- The total amount you pay might be more than with hire purchase.
- You have to pay the outstanding balance to keep the car.
Leasing - Personal contract hire (PCH)
You pay the dealer a fixed monthly amount for the use of a car, with servicing and maintenance included, as long as the mileage doesn’t exceed a specified limit.
At the end of the agreement, you hand the car back. It never belongs to you.
Leasing (PCH) usually costs more per month than PCP. However, you’ll have greater flexibility to switch provider and the total cost can work out cheaper overall as the payment includes servicing and maintenance costs.
- Motoring at a fixed monthly cost.
- Includes servicing and maintenance costs.
- No worries about the car depreciating in value.
- Flexible payment terms (from 12 to 36 months).
- Monthly costs are higher because servicing and maintenance are included.
- Deposit is usually three months’ rental.
- Possible extra costs if you exceed the mileage limit or want to end the agreement early.
- The car is never yours.
Using a credit card to buy a car
Using a credit card to pay all, or part, of your car’s purchase price will give you extra protection if something goes wrong – as long as you pay at least £100 of it by card and meet your monthly card payments.
However, some dealers charge a card handling fee – sometimes as much as 3% – and some might not accept credit cards at all.
Using peer-to-peer loans to fund a new car
Peer-to-peer loans, or social lending, allow people to borrow or lend from each other without banks or building societies being involved. You can find peer-to-peer loans on websites like Zopa.
You’ll still need a good credit score to get the best rate, and missing payments will also affect your credit rating. Interest rates will vary depending on your credit score too, so you might find peer-to-peer loans offer better interest rates than banks, but this isn’t always the case.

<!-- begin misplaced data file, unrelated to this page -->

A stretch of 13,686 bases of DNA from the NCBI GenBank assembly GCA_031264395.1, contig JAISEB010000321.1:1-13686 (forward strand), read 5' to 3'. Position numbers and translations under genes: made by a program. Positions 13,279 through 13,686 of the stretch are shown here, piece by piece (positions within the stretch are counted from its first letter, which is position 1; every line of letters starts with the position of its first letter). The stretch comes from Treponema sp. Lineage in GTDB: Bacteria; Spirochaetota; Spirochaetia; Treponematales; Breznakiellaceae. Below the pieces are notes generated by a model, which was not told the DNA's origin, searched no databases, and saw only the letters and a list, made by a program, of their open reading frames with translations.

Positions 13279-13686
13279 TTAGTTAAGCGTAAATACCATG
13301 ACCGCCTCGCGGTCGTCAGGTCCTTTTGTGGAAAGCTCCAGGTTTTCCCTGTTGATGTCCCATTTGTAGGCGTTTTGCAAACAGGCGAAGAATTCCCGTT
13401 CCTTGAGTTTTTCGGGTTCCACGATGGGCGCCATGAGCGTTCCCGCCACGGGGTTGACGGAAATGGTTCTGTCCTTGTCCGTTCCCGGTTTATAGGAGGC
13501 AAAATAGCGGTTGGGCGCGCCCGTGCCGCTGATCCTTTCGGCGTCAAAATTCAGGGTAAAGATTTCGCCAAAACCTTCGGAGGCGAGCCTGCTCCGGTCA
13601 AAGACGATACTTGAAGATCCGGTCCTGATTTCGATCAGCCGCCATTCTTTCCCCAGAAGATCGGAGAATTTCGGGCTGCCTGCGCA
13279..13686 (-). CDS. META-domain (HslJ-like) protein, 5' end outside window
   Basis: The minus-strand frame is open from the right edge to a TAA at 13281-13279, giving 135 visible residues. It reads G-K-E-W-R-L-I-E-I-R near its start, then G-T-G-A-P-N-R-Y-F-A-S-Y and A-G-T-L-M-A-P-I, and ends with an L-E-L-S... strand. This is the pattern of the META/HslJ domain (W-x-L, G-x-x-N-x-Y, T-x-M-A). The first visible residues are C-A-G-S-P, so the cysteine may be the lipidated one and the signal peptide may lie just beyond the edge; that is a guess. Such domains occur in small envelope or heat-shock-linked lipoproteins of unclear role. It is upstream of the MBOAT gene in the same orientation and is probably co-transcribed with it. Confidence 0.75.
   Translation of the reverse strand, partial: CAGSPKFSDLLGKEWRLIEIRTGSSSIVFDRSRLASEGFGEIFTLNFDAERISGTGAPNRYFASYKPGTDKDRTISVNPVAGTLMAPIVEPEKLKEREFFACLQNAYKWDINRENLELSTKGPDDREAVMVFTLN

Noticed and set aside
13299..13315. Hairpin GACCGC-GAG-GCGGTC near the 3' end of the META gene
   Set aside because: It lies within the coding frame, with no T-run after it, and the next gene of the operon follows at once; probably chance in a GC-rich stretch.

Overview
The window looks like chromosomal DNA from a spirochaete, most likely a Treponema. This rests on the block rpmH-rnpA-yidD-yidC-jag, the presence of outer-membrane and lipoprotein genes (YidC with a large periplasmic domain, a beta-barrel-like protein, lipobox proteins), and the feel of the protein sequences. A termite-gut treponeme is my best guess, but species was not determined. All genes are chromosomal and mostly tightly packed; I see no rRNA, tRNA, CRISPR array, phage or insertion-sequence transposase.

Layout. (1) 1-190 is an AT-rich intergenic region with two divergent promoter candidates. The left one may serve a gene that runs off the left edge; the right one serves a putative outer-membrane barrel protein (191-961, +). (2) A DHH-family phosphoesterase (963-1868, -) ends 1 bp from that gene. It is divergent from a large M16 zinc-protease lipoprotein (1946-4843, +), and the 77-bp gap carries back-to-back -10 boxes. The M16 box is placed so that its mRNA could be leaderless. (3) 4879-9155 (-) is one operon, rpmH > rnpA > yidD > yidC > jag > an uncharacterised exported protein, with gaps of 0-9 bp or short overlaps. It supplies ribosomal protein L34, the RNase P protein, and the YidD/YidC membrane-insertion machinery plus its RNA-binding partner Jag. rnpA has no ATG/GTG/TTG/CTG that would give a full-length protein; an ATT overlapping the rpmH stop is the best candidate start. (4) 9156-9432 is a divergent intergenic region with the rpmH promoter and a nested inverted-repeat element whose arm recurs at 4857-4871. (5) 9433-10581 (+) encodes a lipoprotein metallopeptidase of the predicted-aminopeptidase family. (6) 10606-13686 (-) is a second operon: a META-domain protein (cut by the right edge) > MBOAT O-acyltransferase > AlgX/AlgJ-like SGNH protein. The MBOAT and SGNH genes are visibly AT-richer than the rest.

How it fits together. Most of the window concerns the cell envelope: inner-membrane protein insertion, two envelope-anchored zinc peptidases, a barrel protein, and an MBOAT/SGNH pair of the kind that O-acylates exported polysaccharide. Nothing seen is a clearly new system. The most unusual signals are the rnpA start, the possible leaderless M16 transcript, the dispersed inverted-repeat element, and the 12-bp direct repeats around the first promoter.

Getting a car on finance: things to look out for
Make sure you get the most for your current car, whether you’re part-exchanging at the dealership or selling privately.
The more you make on it, the less money you’ll need to raise for your new car.
When you compare car finance deals, there are a few key things to do before making a final choice.
- Make sure you can afford the monthly payment, not just now but for the whole term of the loan. Our free budget planner can help you work this out.
- Ask the firm offering you finance what happens if you struggle to pay one month, and what options would you have if you could not afford to pay.
- Compare the total cost of borrowing, including all charges over the full term of the loan.
- Beware of early repayment or other charges, such as charges for exceeding the forecast mileage in personal contract purchase plans and personal leasing.
- Compare interest rates by looking at the APR (annual percentage rate), which includes all the charges you have to pay. Remember a bigger deposit will usually mean a lower interest rate.
- Think carefully before buying payment protection insurance (PPI) or other insurance, such as GAP cover, which can be expensive and might give limited cover. GAP cover is designed to pay out if your car is a total write-off and the outstanding finance is more than the value of your car.
- Will you be able to afford the car’s running costs on top of your monthly payment? Use our Car costs calculator to work out actual running costs and whether you can afford them.
Using your savings is the cheapest option for buying a car, while personal loans are usually the cheapest way to borrow to buy a car, but only if you have a good credit history.
If you have a bad credit score, you might need to choose one of the alternative financing methods to buy a car.
How to shop around for the best car finance deals
The best way to shop around for a good deal is to use an online comparison site.
Here are some of the sites you might want to consider.
Helpful information for financing a car
Your next step
If you don’t keep up your payments, you might lose your car.